PERTH (miningweekly.com) – The International Energy Agency’s (IEA’s) latest World Energy Outlook (WEO) update holds good news for Australian coal producers, estimating that demand for coal in the Asia Pacific will increase by 492-million tonnes of coal equivalent by 2040.
Federal Resources Minister Matt Canavan noted that Australia’s proximity to these markets meant that the local coal industry was well placed to meet this growing demand.
“These figures show a bright future for Australia’s coal industry. They’re also a short, sharp shock for those who have set out to destroy confidence in our world-class coal industry. Coal is here and it’s here to stay.”
Canavan said the IEA had forecast Australia’s net exports of coal would grow by 20%, to about 430-million tonnes of coal equivalent, by 2040, with nearly half of those exports expected to be metallurgical coal.
“Australia is the only exporting coal producer projected to significantly ramp up coal production over the period to 2040, supported by its strong resource base and proximity to Asian markets,” he said.
Other positive results from this year’s WEO include a growing international metallurgical coal market, especially in Asia, with Australia well positioned to meet demand.
Australia’s production is also forecast to exceed that of the US by the late 2020s, with more than 40% of coal produced in Australia expected to be sourced from new mines in 2040.
The new report also stated that the increased demand for coal would see the development of new coal basins in Australia, like the Galilee basin, Canavan said.
“All of this will require new mines, ports and other transport infrastructure to be developed, including in the Galilee basin. This is great news for the Australian economy, and for the tens of thousands of Australian coal workers and their families.”
The Queensland Resources Council (QRC) said that the state’s resources industry could play an increasingly important role in powering the global economy, with CEO Ian Macfarlane noting that the region’s gas industry could also power both domestic industry and international markets, with natural gas set to become the second-largest fuel in the global energy mix by 2030.
Australia’s liquefied natural gas (LNG) exports will almost double from current levels to reach around 108-million tonnes by 2040.
“By 2040, China’s gas demand is expected to triple to 710-billion cubic metres (around 26 500 PJ), making it the world’s largest gas-importing nation, putting it on track to surpass Japan as the world’s largest LNG importer by around the middle of the next decade,” Canavan said.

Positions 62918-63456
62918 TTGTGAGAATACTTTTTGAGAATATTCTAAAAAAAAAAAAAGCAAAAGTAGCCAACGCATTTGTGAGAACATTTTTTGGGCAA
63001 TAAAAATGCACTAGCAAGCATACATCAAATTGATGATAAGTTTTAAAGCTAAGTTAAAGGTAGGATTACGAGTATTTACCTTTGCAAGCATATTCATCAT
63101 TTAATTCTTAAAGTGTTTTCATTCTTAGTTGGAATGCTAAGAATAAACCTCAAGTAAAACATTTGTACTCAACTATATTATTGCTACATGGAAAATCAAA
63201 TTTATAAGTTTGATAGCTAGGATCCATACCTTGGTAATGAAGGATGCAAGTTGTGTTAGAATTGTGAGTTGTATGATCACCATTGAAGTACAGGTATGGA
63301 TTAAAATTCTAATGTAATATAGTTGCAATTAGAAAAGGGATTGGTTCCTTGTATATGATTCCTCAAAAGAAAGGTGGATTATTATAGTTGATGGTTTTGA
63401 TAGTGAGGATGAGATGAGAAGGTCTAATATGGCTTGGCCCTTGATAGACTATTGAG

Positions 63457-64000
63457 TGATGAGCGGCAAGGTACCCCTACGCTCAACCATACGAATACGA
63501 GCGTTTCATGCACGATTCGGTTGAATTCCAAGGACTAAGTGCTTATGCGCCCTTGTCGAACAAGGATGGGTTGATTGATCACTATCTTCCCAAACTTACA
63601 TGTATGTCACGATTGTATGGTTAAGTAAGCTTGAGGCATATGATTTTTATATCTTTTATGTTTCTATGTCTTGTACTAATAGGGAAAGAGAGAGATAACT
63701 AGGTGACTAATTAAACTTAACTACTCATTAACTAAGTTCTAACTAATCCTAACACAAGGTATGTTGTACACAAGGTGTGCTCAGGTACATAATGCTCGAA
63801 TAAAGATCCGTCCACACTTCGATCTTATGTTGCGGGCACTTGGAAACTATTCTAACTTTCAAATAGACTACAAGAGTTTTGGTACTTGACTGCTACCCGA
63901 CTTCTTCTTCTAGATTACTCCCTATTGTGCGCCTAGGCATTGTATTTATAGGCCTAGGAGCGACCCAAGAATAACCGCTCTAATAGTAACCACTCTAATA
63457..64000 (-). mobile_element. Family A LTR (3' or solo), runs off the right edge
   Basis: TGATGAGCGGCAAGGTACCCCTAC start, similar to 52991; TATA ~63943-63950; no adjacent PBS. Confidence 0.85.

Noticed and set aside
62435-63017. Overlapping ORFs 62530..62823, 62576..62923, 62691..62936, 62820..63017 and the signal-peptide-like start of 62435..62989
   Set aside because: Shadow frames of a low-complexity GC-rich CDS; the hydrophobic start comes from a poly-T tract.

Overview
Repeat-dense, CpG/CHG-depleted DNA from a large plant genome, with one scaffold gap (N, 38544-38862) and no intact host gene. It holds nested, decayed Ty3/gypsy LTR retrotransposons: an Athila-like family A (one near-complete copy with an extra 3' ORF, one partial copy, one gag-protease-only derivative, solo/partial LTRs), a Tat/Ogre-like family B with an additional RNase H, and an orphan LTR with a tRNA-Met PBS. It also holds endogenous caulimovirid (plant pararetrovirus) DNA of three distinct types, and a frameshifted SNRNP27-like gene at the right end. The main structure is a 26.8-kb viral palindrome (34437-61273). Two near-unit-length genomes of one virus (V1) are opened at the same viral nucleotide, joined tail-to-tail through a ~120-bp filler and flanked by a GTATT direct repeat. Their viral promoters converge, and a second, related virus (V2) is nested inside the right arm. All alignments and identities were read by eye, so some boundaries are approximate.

“Alongside the WEO’s expected resurgence in demand for coal, these forecasts put Australia in the box seat when it comes to benefiting from global demand for gas. We are very well positioned to play a major role in meeting the increasing global demand for LNG – most of which will be in our region.”
Canavan said that the figures also reinforced the importance of ongoing investment in Australia’s LNG sector.
“We currently export around 58.5-million tonnes of gas, with that figure expected to almost double in the next 20 years or so.
“Around A$200-billion has been in invested in LNG production in Australia over the last decade, and we are on the eve of opening INPEX’s onshore LNG processing facilities in Darwin, which at peak production will produce and export around 8.9-million tonnes of LNG and around 1.65-million tonnes of liquefied petroleum gas per year, for an expected 40 years.
“September’s Resources and Energy Quarterly only adds to the confidence in the sector, forecasting an increase in the value of Australia’s LNG exports from A$31-billion last financial year to A$48-billion in 2019/20, driven by higher export volumes and higher prices.
“An even more exciting prospect is the expectation that future gas supplies will increasingly come from unconventional sources, with global shale gas production set to increase by 28 700 PJ per year by 2040, making our Beetaloo basin an enticing prospect for development as a new world-class shale gas province,” the Minister said.
Edited by: Mariaan Webb
Creamer Media Deputy Editor Online
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